AMD Expands AMD Changing the Game Initiative to Silicon Valley with fifth 2010 AMD Foundation Grant
Grant will support Schmahl Science Workshops sustainable fishing video game project
SUNNYVALE, Calif. - 4/28/2010 - AMD (NYSE: AMD) today announced the AMD Foundation has awarded a $35,000 grant to Schmahl Science Workshops. The grant will be used to develop a sustainable fishing video game to communicate “the danger of over fishing to long-term human survival.” This is the fifth grant the AMD Foundation has awarded this year in support of AMD Changing the Game, and the first to a Silicon Valley area non-profit organization.
The “Sustainable Seafood” game design project will guide middle school and high school students in designing and programming a Flash or Facebook game about sustainable fishing. Additionally, AMD will donate $25,000 for the purchase of 10 AMD-powered notebooks and software that will be used for the game project.
The sponsorship supports AMD’s signature education initiative, AMD Changing the Game, which promotes social issue game development as a tool to inspire teens to learn, improve their science, technology, education and math (STEM) skills, and become more attuned to global social issues.
“Since the vast majority of today’s youth play video games regularly, we believe that video game development can be a powerful means to engage and educate students,” said Allyson Peerman, President, AMD Foundation. “By creating a video game on overfishing, students will develop valuable science and math skills, while educating a broader audience on an important social issue.”
Schmahl Science Workshops (SSW) is a non-profit that provides hands-on science activities for pre-K through 12th grade level students in summer camps and afterschool/weekend programs. SSW camps and workshops cover the disciplines of earth science, life science, chemistry, physics and technology.
“Like children everywhere, the children at Schmahl Science Workshops love science and learn best when they are motivated, challenged and having fun,” said Belinda Lowe-Schmahl, Executive Director, Schmahl Science Workshops. “This video game project will not only teach the science behind game design, but also the lessons of how our daily choices can impact the environment and the world.”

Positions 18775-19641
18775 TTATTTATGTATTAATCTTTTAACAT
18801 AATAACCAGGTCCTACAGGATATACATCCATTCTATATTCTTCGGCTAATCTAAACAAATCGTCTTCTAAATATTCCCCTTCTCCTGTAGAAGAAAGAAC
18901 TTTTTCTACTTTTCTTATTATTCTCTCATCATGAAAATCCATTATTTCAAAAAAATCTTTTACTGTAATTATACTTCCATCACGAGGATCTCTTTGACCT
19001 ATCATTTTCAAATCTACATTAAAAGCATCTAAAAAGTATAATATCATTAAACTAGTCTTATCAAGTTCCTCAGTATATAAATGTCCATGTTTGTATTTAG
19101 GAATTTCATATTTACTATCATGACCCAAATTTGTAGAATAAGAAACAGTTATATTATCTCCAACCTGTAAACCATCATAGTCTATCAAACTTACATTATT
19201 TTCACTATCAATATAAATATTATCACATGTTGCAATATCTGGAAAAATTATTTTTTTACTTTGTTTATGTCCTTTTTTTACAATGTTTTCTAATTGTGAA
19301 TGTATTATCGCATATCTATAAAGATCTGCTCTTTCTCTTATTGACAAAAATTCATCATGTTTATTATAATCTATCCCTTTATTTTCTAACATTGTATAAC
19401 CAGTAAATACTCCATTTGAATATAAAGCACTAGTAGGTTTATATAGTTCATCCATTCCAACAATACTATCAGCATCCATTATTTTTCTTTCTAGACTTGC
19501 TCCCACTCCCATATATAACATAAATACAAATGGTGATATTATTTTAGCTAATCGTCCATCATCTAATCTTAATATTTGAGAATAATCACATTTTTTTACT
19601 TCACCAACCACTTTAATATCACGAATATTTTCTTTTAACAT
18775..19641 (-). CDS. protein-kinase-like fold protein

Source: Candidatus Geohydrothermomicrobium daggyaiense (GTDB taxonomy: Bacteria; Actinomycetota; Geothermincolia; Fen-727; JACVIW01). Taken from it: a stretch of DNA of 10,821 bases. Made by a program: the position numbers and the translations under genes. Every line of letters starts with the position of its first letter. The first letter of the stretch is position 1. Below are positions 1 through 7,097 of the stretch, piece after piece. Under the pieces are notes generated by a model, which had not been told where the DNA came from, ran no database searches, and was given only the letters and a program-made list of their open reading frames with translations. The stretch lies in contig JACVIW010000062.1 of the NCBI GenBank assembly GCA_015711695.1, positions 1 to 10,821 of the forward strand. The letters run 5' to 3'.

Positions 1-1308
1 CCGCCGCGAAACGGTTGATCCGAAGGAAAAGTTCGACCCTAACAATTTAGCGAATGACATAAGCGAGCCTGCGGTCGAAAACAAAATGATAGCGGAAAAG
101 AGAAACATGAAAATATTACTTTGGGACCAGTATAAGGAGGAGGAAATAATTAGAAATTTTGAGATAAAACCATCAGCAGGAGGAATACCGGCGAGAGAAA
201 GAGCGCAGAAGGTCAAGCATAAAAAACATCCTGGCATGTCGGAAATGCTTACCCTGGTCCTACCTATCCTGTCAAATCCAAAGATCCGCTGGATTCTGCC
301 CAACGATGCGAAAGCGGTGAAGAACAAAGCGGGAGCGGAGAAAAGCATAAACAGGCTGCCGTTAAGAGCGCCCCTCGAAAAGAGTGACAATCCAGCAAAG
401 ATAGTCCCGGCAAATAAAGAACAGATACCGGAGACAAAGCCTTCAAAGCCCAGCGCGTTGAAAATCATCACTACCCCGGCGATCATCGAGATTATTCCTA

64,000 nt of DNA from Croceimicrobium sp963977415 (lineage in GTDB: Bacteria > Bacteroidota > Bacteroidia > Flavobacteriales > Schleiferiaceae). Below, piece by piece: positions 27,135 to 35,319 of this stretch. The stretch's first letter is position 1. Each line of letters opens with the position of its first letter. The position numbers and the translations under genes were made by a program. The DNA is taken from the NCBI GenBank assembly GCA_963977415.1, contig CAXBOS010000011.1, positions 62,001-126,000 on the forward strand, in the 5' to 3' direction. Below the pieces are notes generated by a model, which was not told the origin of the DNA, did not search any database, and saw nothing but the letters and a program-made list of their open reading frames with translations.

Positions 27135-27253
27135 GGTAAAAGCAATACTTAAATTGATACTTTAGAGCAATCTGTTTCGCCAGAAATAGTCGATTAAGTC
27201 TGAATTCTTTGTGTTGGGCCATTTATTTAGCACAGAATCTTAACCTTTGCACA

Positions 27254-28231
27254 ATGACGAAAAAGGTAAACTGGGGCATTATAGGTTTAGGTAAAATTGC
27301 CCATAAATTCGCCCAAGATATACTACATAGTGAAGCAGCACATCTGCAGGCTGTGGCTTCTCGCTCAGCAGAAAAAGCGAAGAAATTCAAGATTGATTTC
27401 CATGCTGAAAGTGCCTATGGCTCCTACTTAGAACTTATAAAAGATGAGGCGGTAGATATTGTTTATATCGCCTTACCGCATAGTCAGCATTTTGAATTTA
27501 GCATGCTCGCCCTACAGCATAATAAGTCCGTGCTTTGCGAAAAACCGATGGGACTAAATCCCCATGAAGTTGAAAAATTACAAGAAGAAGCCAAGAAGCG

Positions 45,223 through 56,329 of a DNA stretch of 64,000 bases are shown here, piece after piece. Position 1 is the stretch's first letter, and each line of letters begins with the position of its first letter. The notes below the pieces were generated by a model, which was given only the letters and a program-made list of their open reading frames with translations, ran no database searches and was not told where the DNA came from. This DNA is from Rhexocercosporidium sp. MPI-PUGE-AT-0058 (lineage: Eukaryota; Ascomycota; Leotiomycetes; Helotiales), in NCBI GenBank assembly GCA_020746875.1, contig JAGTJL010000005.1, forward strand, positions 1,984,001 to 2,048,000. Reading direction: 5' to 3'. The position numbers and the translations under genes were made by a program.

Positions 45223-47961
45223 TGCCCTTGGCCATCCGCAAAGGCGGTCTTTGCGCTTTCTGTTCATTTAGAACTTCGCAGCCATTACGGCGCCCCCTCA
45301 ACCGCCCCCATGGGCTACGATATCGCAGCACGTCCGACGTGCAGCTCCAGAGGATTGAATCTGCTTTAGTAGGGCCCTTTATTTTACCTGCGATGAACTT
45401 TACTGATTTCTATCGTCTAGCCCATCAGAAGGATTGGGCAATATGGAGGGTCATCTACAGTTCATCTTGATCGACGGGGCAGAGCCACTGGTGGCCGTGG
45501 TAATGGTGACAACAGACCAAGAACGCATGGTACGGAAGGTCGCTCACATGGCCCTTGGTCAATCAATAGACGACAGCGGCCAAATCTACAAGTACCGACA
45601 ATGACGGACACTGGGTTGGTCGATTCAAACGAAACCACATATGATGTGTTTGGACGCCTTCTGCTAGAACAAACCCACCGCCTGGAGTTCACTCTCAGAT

To build the game and understand the ramifications of overfishing, students will need to learn about the interaction between world economies, biology and geography, among other disciplines. Students are expected to complete the basic game design this spring and during the summer camps. In doing so, students will learn game design, coding, navigation, content and strategies. School year students will then refine the game, adding new information, challenges and choices, as well as increasing playability. The game is expected to be completed in the spring of 2011.
AMD Changing the Game
AMD Changing the Game is designed to take gaming beyond entertainment by inspiring teens to create digital games on important social issues, such as energy or the environment. As a result, they enrich their educational experience by learning critical science, technology, education and math (STEM) and life skills. The initiative is rooted in AMD’s commitment to and experience in supporting education, and the company’s passion and expertise in the graphics processor and gaming industries.
Since its launch in June 2008, AMD Changing the Game has funded 17 programs by organizations that enable youth game development, including:
About the AMD Foundation
The AMD Foundation connects and empowers individuals with knowledge, thereby opening doors to opportunity. The Foundation’s signature program, AMD Changing the Game, supports initiatives designed to help youth harness the power of digital games with social content, while learning critical Science, Technology, Engineering and Math (STEM) skills and life skills. The Foundation also funds the AMD Employee Giving Program which supports AMD employees’ community interests by matching their personal donations of time and money to local organizations and schools.